The BBC is producing a TV series examining a way of tackling the housing shortage that has been largely ignored. Dereliction Detectives, to be aired on BBC 2, is looking for people who want to purchase a derelict property and convert it into their ideal home.
The BBC has been working alongside the Empty Homes Agency on the series, which the corporation considers part of its remit as a public service broadcaster.
Jonathan Ellis, chief executive of the agency, said: "I can't tell you how excited we are." He added that the series will tackle the issues the agency deals with and will enable the organisation to get its message about the importance of using empty homes to a wider audience.
Series producer Jane Merkin said the potential of empty homes to solve the housing crisis was being ignored by the Government, which seemed to be focusing on building new homes.
She added: "Why should we build more properties when we have 700,000 empty houses in Britain?"
The eight-part series, to be shown in the autumn, will follow the fortunes of eight individuals, couples or families, who will be filmed as they try to find homes.
The series aims to have a strong social angle, so the programme makers are trying to feature people with low budgets, preferably key workers or charity employees, and who are prepared to take on a derelict property.
The producers hope to demonstrate that buying a derelict home in an urban area is a financially feasible option for those who are on a limited budget.
As well as offering tips on how to track down owners, Dereliction Detectives will provide help and advice for people who want to buy and restore derelict properties - from financing and mortgages to the hands-on renovation of houses.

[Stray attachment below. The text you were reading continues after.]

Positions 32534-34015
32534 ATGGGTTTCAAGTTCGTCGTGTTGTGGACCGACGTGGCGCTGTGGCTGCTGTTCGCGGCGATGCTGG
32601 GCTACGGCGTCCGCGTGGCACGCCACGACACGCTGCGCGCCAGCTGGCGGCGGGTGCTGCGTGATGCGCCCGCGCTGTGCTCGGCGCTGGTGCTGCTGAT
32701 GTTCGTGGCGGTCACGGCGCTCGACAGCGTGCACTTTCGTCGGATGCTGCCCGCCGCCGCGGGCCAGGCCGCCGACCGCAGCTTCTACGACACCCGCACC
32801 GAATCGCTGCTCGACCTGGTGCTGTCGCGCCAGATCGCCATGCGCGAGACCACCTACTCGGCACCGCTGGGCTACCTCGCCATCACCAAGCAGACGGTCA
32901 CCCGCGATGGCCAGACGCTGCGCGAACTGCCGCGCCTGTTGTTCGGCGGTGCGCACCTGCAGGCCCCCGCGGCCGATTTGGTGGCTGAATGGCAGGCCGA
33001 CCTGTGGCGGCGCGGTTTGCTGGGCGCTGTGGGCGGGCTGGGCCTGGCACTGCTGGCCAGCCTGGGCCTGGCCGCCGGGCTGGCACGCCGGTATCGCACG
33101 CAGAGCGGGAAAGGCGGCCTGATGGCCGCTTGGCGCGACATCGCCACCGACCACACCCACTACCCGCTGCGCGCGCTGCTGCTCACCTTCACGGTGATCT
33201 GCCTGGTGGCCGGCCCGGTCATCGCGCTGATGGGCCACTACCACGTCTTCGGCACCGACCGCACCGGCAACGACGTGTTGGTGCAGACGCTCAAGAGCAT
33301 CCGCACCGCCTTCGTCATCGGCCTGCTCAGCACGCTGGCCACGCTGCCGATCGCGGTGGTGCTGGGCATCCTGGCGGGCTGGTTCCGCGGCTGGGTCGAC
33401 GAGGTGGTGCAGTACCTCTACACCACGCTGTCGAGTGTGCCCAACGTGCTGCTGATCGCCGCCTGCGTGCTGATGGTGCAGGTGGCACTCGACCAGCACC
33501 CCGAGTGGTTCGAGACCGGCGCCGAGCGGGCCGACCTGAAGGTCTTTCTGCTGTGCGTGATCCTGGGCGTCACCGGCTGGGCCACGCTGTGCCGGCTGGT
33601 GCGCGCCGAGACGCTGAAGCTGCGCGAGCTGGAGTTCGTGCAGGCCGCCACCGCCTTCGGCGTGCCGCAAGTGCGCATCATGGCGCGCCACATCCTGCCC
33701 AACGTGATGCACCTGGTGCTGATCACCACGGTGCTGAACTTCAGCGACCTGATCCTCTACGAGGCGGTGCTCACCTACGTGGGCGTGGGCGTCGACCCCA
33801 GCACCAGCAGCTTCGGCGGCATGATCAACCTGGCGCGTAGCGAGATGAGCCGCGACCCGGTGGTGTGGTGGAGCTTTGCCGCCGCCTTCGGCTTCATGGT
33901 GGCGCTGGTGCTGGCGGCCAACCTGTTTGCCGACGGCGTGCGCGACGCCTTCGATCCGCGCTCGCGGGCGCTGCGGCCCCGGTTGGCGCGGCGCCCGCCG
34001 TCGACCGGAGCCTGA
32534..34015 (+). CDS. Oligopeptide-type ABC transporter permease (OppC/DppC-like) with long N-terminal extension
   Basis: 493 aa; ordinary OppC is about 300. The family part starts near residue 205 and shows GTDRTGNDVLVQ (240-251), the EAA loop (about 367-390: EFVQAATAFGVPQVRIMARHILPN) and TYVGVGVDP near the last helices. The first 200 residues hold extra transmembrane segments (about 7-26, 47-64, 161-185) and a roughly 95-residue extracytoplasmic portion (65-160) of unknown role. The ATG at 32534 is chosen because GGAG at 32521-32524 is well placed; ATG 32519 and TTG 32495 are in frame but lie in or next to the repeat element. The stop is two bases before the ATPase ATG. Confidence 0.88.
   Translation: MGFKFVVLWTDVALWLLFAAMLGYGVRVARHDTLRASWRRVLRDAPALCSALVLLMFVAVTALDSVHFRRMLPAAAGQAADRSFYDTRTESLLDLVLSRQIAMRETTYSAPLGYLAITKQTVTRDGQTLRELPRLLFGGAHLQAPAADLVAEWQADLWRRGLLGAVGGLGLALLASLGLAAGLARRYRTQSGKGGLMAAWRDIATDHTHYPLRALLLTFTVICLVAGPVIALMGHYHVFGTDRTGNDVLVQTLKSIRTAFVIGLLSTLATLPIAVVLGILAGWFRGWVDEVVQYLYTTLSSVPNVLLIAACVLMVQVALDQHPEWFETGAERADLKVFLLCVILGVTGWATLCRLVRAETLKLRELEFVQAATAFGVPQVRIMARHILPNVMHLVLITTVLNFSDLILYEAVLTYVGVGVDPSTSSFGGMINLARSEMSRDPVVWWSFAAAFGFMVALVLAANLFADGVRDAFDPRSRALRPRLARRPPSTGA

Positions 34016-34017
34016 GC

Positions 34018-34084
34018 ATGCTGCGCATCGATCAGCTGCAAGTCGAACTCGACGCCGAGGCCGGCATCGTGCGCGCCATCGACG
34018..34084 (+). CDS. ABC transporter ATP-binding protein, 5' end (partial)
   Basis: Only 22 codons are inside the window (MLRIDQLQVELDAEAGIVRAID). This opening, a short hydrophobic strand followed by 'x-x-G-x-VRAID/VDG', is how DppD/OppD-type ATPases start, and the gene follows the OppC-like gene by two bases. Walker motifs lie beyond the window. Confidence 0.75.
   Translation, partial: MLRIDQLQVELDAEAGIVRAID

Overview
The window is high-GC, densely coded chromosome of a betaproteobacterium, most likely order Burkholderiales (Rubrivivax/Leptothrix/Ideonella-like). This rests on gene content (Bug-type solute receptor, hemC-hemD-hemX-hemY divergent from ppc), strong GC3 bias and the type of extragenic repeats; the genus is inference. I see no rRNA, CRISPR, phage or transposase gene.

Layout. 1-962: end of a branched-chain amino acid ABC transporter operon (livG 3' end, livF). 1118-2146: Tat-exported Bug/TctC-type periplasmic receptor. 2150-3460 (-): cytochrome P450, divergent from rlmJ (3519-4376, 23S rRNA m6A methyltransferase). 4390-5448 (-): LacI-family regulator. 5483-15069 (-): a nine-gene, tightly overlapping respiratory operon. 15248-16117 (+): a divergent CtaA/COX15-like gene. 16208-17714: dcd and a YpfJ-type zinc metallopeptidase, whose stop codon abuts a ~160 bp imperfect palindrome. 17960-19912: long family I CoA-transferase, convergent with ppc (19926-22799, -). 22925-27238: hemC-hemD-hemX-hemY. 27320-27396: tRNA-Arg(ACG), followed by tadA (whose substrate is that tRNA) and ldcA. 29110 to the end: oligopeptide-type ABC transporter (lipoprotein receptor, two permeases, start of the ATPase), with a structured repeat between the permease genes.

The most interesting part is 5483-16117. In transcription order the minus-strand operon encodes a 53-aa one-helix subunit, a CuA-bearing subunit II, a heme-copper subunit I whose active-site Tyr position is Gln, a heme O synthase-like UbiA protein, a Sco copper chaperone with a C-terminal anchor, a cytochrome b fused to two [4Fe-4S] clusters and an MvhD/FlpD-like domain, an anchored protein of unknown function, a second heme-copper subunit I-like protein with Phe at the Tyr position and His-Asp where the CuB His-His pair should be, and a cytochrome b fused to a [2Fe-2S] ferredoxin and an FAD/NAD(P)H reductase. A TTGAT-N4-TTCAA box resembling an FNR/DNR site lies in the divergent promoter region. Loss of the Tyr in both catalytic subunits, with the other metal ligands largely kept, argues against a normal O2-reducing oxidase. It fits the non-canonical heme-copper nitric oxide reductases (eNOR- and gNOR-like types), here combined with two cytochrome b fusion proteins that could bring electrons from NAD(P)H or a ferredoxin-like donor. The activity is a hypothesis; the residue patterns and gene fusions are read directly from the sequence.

Rachel Innes-Lumsden, executive producer, said: "It seems such a waste that properties are just left to go to rack and ruin - especially at a time when people are desperate to get onto the property ladder."
The BBC says the show will also trace the genealogy of derelict homes and could uncover the problems that led to their decline.
Adam Sampson, director, Shelter
Efforts that highlight alternative means of bringing housing back into use are to be applauded. The Empty Homes Agency and the BBC both have strong ethical credentials, and this suggests that the series will not only make for compelling TV but could also draw attention to serious issues.
The scale of the housing crisis, however, is enormous and extends beyond the difficulties people face getting onto the property ladder. Ownership is increasingly out of the reach of those on average incomes, and social housing is in such short supply that there are more than a million households on council waiting lists.
Sometimes there is no option but to demolish run-down homes, but a responsibly made TV series could show alternatives. I hope the series will not only offer solutions for the families featured, but also underline the fading dream many have of owning an affordable home.